Earlier last month, Thileepan Gnaneswaran was separated from his wife and 11-month-old baby and deported from Australia back to Sri Lanka, the country from which he had fled six years ago. On his arrival in Colombo, he was taken into custody and questioned by Sri Lankan police.
He’s since been released, but the ordeal was no doubt a traumatic experience, given his claims of being interrogated and tortured by Sri Lankan security forces during the country’s long-running civil war due to his family’s connections with to Tamil separatist group, the Liberation Tigers of Tamil Eelam (LTTE).
Two other Tamil asylum seekers from Sri Lanka, a married couple in Queensland only identified publicly by their first names (Nadesalingam and Priya) for security reasons, also received deportation notices this year. They and their two small children were taken from their home in a dawn raid by immigration officials, and are currently being held in detention.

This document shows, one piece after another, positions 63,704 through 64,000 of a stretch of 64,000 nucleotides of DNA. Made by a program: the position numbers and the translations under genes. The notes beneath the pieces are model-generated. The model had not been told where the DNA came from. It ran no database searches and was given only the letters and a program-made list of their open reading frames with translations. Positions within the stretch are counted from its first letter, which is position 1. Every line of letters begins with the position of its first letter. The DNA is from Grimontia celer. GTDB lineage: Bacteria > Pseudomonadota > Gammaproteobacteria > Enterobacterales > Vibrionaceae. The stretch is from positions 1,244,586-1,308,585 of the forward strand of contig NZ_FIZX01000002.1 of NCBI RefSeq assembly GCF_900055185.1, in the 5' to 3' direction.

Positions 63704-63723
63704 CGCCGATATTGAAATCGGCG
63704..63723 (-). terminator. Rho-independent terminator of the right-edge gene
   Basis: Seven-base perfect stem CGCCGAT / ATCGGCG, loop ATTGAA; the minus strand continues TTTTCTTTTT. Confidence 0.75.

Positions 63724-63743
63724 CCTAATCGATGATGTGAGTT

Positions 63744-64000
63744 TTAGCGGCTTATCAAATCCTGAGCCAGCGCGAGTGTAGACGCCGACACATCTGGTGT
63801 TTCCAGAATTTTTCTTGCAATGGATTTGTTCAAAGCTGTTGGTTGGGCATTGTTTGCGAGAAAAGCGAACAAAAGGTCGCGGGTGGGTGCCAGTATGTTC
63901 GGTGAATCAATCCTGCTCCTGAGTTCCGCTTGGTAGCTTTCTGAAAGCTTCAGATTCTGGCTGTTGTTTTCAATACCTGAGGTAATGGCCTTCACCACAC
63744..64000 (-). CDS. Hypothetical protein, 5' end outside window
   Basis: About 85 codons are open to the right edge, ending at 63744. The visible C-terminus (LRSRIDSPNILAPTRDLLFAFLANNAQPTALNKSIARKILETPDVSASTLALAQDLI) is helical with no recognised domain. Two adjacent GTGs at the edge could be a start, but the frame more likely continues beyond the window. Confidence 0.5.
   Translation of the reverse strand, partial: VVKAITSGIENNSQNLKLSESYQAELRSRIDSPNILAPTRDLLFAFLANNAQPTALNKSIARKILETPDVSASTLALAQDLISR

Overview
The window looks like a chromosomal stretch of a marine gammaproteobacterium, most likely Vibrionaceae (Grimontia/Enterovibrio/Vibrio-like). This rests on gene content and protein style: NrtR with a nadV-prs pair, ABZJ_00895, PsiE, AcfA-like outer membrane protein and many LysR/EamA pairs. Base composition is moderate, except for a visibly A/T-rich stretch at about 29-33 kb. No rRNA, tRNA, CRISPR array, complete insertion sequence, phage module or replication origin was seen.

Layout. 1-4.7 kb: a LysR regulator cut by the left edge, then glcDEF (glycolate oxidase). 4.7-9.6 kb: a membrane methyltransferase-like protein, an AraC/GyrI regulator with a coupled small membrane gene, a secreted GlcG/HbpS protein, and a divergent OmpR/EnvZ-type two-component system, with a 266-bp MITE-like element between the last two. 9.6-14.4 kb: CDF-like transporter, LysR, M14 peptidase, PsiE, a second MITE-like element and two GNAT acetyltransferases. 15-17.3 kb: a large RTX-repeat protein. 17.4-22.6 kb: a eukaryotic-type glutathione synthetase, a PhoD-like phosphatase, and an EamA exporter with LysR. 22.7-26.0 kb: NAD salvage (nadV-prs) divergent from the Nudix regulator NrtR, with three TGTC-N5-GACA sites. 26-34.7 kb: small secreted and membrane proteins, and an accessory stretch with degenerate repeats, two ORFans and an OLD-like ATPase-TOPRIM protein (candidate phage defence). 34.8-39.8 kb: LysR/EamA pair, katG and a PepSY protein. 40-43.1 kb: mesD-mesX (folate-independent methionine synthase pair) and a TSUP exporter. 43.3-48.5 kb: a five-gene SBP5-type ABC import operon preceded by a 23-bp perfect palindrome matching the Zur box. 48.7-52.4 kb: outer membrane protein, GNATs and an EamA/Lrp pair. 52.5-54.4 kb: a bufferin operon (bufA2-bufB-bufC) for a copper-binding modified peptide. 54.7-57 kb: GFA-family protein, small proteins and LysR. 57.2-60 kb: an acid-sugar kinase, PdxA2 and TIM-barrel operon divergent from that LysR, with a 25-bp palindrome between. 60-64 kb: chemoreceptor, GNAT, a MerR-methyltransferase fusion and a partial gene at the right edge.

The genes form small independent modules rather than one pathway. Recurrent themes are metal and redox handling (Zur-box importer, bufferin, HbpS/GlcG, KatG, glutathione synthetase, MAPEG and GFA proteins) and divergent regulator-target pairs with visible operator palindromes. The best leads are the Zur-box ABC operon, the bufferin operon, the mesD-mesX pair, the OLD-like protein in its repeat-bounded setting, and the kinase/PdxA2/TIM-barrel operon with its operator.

In late June, a court order temporarily halted the deportation of Priya and her eldest daughter. But the family now faces the possibility of being separated, as well.
These are just two of the more public cases of Tamil asylum seekers facing deportation from Australia in recent months. Given Australia’s intense secrecy on asylum issues, we know much less about 116 Sri Lankans who were in detention as of April, or the 42 holding precarious bridging visas who also face an uncertain future.
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